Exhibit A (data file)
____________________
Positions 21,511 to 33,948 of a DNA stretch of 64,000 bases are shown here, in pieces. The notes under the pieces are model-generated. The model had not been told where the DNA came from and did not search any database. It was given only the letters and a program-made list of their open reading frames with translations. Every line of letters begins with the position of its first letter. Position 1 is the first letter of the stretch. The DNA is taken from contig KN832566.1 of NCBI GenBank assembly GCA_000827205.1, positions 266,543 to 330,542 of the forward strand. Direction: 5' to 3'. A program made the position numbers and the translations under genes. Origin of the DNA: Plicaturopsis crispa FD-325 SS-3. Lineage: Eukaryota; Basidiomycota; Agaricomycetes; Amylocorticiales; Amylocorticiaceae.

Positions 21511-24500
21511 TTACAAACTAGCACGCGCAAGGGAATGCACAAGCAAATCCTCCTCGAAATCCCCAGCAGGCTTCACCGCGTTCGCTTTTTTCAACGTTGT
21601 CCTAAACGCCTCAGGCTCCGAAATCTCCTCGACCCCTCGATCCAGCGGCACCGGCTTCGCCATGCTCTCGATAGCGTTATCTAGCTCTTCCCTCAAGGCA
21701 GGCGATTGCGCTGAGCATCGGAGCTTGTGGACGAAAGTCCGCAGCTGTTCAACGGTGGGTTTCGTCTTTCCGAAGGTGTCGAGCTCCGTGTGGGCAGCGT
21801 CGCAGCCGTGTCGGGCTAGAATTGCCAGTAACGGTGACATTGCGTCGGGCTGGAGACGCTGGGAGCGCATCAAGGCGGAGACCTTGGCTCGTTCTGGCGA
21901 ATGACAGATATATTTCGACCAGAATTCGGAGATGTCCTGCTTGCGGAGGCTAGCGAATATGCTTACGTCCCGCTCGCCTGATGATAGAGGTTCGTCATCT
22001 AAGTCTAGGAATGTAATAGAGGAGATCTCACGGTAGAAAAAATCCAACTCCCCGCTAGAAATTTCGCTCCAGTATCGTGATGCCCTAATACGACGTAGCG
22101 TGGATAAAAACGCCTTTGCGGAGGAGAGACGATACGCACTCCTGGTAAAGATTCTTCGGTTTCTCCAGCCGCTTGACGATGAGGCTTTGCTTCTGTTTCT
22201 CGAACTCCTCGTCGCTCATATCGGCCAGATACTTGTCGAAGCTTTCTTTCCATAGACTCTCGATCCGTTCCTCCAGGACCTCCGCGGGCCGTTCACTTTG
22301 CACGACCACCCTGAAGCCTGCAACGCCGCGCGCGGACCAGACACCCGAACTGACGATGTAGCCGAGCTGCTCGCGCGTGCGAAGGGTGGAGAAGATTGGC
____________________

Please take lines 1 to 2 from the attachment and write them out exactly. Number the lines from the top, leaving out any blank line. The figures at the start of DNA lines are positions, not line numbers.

Positions 21,511 to 33,948 of a DNA stretch of 64,000 bases are shown here, in pieces. The notes under the pieces are model-generated. The model had not been told where the DNA came from and did not search any database. It was given only the letters and a program-made list of their open reading frames with translations. Every line of letters begins with the position of its first letter. Position 1 is the first letter of the stretch. The DNA is taken from contig KN832566.1 of NCBI GenBank assembly GCA_000827205.1, positions 266,543 to 330,542 of the forward strand. Direction: 5' to 3'. A program made the position numbers and the translations under genes. Origin of the DNA: Plicaturopsis crispa FD-325 SS-3. Lineage: Eukaryota; Basidiomycota; Agaricomycetes; Amylocorticiales; Amylocorticiaceae.

Positions 21511-24500